February 24, 2003

On Loving Their Work

Josh Newman and Colin Spoelman, the budding moguls at Cyan Pictures should be celebrating, if they weren't working so much. Their short film, Coming Down the Mountain, has just played at a couple of film festivals.

And, shooting recently wrapped on their first feature, actor Adam Goldberg's directorial debut, I Love Your Work. Naturally, there is a behind-the-scenes weblog.

With just six days worth of posts from the twenty-plus day shoot, the weblog's kind of slight, but it makes for good readin.' Figuring (rightly) that posting in real-time and producing would suck, Josh brought in Helen Jane, a blogger pro, so to speak. HJ knows refreshingly/annoyingly little about filmmaking, giving the weblog an amusingly wide-eyed, "I can't believe I'm getting paid for hanging out with Franke Potente!" tone. No news here, but I'd rather see a weblog from the POV of a principal player (producer, director, actor) rather than a friendly groupie. Of course, that's why I'm here.

[Update from the "Going out in a blaze of glory" department: writing about the ILYW weblog may be the new way to cease publication, if Shift and Salon are any indication. If I'm not around next week, you'll know why...]


Been making arrangements for a private preview of a new work by Jeremy Blake, who I've been friendly with for many years, since his first NY show. While putting together an email of links and background for people, I went back to the official site for Paul Anderson's film, Punch-Drunk Love [DVD, someday]. Under "movies", there is a collection of 14 haiku-like clips, which use liberal doses of Jeremy's abstracted work and Jon Brion's film music, often without any dialogue, or even ambient sound. They're really great, like a bowl of film candy.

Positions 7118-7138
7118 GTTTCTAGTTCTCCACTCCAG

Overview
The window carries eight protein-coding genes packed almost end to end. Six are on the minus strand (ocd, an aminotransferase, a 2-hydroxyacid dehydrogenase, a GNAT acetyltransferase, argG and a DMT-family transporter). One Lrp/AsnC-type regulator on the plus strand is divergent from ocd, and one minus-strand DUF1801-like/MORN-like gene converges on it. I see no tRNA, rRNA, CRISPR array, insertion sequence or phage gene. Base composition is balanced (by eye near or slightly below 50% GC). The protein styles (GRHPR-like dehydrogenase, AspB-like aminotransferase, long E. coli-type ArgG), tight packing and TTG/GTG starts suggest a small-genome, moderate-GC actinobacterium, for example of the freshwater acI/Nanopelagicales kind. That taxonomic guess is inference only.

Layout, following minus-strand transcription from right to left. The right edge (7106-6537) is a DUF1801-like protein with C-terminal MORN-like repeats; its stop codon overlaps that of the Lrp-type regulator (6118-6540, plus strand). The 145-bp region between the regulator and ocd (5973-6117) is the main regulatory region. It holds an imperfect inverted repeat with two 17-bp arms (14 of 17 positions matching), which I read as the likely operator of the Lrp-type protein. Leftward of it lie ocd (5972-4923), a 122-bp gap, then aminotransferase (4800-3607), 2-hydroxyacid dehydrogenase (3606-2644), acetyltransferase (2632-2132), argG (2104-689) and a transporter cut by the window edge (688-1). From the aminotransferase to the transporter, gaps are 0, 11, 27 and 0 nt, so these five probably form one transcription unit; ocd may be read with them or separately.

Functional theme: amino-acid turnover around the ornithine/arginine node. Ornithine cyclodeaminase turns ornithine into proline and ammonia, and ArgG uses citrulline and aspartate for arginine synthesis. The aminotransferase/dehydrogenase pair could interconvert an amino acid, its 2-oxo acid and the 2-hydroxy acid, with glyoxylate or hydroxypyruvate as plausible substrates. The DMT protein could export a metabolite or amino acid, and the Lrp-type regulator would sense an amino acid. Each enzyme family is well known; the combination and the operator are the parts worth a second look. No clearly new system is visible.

A search of the web for any discussion of them turned up nothing, but ptanderson.com, the blow-away best "unofficial" filmmaker fansite around, comes to the rescue, sort of. In addition to a section on Jeremy and his work (including a what/where inventory of his work in PDL), there's a list of deleted scenes which maps pretty closely onto the website movies. PDL is the most overlooked movie of the award season. And not just acting/directing/writing, but the whole gamut of editing, production design, sound, lighting, music, I mean, come on.

The compelling/amusing Super Mario Brothers: A Literary Criticism (thanks, Jason!), which puts paid to my (non-)critique of the connections between Gerry, its filmic antecedents, and SimCity-style video games.

Q: When your cable modem drops its DNS settings, and your wireless network connection goes out while you're away for a few days, how many voicemails requesting you call your damn ISP can your neighbor leave before committing a breach of wi-fi netiquette? Does this number vary by coast?